Advocacy group CAGE has said the government’s newly-released Prevent statistics for 2018 demonstrate how the policy continues to increasingly target and securitise children.
The latest figures showed thousands of children and teenagers being flagged up over terror concerns. In the year to March, 2,009 under-15s were referred, including 297 girls.
The number in the youngest age group increased by a fifth on the previous year, while more than half of those reported for possible de-radicalisation interventions in 2017/18 were 20 or under.
But 95% of all referrals to Prevent did not result in any action by the Channel programme that provides support to people who might be vulnerable to radicalisation, meaning the vast majority of Prevent referrals were false alarms.
The latest Prevent figures show that, of those referred to Prevent in 2017/18:
- 3,096 (42%) left the process requiring no further action
- 2,902 (40%) left the process and were signposted to alternative services
- 1,314 (18%) were discussed by Channel,
- Of the cases examined by Channel, 394 subsequently received support through the scheme, including 114 aged under 15.
In addition, Muslims make up only 5% of the population yet “Islamist” related concerns make up 44% of all referrals.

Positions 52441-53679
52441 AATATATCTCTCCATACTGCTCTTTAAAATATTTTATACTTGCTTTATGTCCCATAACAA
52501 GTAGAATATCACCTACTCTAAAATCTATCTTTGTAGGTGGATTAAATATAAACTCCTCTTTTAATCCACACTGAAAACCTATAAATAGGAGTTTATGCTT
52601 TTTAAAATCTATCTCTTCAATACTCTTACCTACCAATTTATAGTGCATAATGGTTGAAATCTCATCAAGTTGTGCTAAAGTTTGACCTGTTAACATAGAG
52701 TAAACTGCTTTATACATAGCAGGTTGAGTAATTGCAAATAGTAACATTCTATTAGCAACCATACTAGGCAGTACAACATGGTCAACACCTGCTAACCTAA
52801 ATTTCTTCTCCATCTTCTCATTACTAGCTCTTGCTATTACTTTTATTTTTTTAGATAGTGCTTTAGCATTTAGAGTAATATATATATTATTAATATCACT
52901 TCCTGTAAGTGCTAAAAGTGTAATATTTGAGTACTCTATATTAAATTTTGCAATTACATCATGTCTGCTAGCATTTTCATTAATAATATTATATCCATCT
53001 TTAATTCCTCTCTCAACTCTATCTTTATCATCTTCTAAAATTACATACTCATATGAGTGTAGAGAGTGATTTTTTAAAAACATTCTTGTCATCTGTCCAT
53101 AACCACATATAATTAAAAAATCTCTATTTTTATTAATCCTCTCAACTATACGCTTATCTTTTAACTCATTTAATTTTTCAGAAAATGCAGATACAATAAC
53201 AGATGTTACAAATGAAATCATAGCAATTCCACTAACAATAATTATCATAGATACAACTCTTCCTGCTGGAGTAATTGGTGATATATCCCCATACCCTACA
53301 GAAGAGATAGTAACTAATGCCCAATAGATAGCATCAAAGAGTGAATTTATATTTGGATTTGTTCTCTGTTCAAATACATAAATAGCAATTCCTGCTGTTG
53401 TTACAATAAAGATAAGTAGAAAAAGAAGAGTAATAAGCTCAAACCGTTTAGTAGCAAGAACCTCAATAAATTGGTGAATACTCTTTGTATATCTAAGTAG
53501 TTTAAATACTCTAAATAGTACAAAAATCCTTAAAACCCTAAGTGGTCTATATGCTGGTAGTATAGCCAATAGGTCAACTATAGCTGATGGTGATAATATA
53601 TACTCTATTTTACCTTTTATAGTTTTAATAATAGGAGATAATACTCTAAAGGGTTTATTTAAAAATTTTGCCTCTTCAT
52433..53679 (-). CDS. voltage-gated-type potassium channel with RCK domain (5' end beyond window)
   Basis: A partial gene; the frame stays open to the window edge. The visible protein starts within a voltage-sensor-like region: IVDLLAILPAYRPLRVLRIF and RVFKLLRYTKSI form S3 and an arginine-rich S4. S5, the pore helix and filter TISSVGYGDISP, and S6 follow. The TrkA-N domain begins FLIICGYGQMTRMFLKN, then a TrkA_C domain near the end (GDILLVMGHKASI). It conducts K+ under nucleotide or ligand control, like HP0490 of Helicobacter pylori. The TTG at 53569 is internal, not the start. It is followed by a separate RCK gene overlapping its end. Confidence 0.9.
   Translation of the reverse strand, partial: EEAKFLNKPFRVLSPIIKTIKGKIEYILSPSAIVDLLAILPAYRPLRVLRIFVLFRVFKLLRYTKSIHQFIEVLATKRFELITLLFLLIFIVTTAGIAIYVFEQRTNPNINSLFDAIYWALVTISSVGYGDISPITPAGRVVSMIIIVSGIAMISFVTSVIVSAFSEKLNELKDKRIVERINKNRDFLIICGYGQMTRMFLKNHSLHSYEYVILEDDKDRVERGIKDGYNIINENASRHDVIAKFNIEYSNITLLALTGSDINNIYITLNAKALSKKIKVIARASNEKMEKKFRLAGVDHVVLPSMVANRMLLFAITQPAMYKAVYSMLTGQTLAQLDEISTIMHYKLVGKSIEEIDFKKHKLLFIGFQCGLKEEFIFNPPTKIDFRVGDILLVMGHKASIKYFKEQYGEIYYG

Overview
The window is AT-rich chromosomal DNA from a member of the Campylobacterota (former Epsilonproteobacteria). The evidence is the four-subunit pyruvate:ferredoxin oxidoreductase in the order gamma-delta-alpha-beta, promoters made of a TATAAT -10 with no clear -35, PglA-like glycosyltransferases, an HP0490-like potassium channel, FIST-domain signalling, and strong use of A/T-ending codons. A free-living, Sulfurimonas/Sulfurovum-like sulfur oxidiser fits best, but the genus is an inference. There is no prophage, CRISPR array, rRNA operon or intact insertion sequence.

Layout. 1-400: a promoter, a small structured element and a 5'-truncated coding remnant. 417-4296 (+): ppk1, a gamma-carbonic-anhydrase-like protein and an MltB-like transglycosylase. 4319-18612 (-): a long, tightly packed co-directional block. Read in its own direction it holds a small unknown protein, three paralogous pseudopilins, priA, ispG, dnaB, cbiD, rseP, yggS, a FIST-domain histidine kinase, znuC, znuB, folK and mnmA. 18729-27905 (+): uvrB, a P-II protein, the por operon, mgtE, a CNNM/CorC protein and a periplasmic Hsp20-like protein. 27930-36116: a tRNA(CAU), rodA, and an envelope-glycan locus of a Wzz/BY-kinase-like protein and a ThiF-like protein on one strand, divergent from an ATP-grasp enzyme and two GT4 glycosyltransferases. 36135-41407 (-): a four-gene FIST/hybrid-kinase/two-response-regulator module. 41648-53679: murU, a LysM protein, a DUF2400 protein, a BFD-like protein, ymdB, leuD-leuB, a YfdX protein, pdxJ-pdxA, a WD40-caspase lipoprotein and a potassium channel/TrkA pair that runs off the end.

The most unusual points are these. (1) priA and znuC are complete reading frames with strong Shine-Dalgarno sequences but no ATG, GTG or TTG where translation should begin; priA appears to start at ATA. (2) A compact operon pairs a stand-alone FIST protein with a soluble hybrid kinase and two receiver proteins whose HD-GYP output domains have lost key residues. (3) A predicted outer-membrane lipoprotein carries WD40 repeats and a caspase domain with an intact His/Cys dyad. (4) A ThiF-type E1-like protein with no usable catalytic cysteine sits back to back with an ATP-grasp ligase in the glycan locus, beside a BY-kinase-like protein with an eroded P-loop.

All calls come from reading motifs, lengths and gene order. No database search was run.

Asim Qureshi, Research Director for CAGE said: “In the UK, we have a panoply of offences that operate in the pre-criminal space. The idea that future ‘terrorists’ have been somehow dissuaded through Prevent, particularly when the numbers do not correlate to actual violent offenders, is ridiculous at best.
“What is always missing from these discussions is the long-term impact of false referrals. With a large portion stemming from the education sector, the fundamental relationship between student and teacher is changed forever – the student will forever feel a suspect.
“We could speak of one false referral being one too many, but the reality is that we are already speaking about this in the thousands, where a 95% inaccuracy rate is harming the future of our children.”
Meanwhile, the number of people referred to the UK’s terrorism-prevention programme over concerns related to extreme right-wing activity jumped by 36% in 2017/18.
The controversial Prevent scheme is essentially a system which aims to identify vulnerable people and intervene in their lives before something bad happens.
The local panels – which include police, social workers and other experts – look at reports coming in from teachers, the public, the NHS and others.
Security minister Ben Wallace said the programme tackled radicalisation “wherever it is found”.
The Home Office said that, of those who have left the Channel process, more than four in five did so with “no further terrorism-related concerns”.
While police and ministers say Prevent forms a crucial plank of anti-terror efforts, the scheme has repeatedly come under fire, with critics labelling it heavy-handed and “toxic”.